The mixture should be plenty for a large number of ritz crackers. Depending on how much you spoon on each it could make over 20.

You could also serve the mixture on miniature blini, which I like very much.

  
If you have to remove the salmon skin with a sharp knife you can roast it with a little bit of salt and oil for a crunchy side dish.

  
You can serve it as part of a full meal. Here I’ve dished it up with more salmon tartare and some grilled courgettes.

Or you could simply serve the roasted skin dabbed with a little sweet chilli sauce, which makes an unusual snack to serve with a martini.

Note that there are numerous variations of the above tartare recipe so I would recommend experimenting – although always ensure that the fish is extremely fresh!

Martini with a sprig of thyme

  

This is a very simple variation on the classic martini.

Thyme is one of my favourite herbs. The mouth-watering smell evokes summertime, or some of the delicious za’tar manouche (savoury thyme-flavoured Lebanese wraps) I’ve eaten in Beirut, London and Dubai.

 
Take a sprig of fresh thyme (I’ve been growing some on the balcony), wash and dry it, then rub it around a chilled martini glass to transfer its flavour.

I also rubbed some lemon peel around the glass as well. The lemon and thyme combination might be especially good before a roast chicken dinner.
 Discard the lemon peel, pour the martini using the classic recipe and use the thyme as a garnish.

It adds a nice hint of aromatic flavour to the drink while providing a delicate and colourful garnish that looks so good in the spring as everything starts to turn green.

I think I might try infusing some into a batch of gin. Watch this space…

A martini using gin infused with coriander/cilantro



I have previously mentioned that Coriander (cilantro) is the Marmite of the herb world (you either love it or hate it). I have also previously mentioned that I love it. So I infused some gin with it.

IMG_9567
Coriander is already one of the flavours infused into many gin varieties, although juniper is (or should be) the dominant flavour. Being a traditionalist I would normally want to preserve the juniper flavour as the key ingredient but I was curious to try out something new and wanted to satisfy my own love for the coriander flavour. It has a fresh, grassy, almost citrusy taste and pairs well with lemon and lime. Critics often describe the flavour as soapy, so be careful who you serve this to. Otherwise I think it’s delicious.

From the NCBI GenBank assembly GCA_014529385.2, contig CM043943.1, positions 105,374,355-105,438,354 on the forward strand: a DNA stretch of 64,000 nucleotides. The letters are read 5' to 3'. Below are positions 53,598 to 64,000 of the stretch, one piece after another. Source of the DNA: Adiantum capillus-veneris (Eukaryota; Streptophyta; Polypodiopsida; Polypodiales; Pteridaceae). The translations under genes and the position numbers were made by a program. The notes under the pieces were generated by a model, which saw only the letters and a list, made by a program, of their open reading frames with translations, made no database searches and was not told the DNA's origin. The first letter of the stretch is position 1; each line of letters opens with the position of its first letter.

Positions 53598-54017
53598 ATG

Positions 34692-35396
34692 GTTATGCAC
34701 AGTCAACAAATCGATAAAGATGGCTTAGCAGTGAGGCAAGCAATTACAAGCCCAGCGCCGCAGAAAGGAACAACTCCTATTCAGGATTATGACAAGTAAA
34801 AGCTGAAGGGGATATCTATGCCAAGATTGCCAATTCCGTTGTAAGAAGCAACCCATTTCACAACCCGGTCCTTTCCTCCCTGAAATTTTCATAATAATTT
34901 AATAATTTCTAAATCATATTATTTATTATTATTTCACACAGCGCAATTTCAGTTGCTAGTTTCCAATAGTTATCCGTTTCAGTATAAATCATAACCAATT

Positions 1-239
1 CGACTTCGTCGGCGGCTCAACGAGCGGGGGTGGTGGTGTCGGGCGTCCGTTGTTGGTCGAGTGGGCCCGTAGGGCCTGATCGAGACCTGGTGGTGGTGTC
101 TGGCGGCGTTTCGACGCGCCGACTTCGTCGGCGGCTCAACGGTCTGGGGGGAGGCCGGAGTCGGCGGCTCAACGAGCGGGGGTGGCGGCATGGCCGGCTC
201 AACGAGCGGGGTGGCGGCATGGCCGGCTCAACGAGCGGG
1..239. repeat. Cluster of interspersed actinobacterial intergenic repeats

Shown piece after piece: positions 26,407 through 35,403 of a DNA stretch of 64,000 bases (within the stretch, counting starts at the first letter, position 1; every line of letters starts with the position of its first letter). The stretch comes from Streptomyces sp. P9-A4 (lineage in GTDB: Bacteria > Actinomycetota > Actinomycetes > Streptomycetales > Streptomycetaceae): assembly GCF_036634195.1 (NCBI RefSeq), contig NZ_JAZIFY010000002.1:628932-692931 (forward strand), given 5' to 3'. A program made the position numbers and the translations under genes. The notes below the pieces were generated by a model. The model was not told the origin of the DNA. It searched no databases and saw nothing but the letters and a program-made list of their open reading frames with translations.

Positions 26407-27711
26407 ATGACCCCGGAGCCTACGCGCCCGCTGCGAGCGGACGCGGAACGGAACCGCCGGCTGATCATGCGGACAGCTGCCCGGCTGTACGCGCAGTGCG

IMG_9562
To infuse the gin take a handful of coriander leaf per 100ml gin you want to infuse. Wash it, pat it dry then coarsely chop it.

IMG_9566
Add it to a clean jar, top up with gin, seal the lid, give it a vigorous shake, then leave it for around two days. Shake it once or twice each day.

IMG_9582
The gin should turn a nice green hue.

IMG_9604
Strain it and discard the coriander leaves.

IMG_9605
Then decant it into a glass container or two and keep in the fridge to store, and freezer if you want to use it in a martini.

When you’re ready to serve, pour the drink as a normal martini but with coriander gin instead of normal gin. Garnish with some coriander if you have any to hand (or a piece of lemon peel which compliments the zesty coriander flavour) and serve with some nibbles.

When I was testing out the coriander gin first I felt a craving for avocado so I decided to make some very simple guacamole.

I mashed 2 avocados with a square inch of onion, chopped, a handful of chopped fresh coriander, a squeeze of tomato purée, a sprinkling of chilli flakes and a squeeze of lemon or lime (whatever you have to hand) and served it with tortilla chips. This is a very basic guacamole recipe I just threw together with what I had to hand (it was a Friday night and I was exhausted). There are almost bound to be better recipes out there. My cousin in Scotland makes a good one!

The coriander martini also goes well with peanuts.



And seafood.

Here I served a plate of pre-cooked prawns with tiny drizzles of honey, sesame oil, lemon juice, mirin and rice wine vinegar, with further tiny sprinkles of grated lemon zest, chilli flakes and chopped coriander. I wanted to compliment the delicate prawns not anhialate them with a bazooka of sharp flavours.

All in all, I liked the coriander martini more than I was expecting. I also found that it went very well with certain nibbles. I would recommend it for dinner parties but you’ve got to be careful because some of your guests might be of the “I hate coriander” persuasion.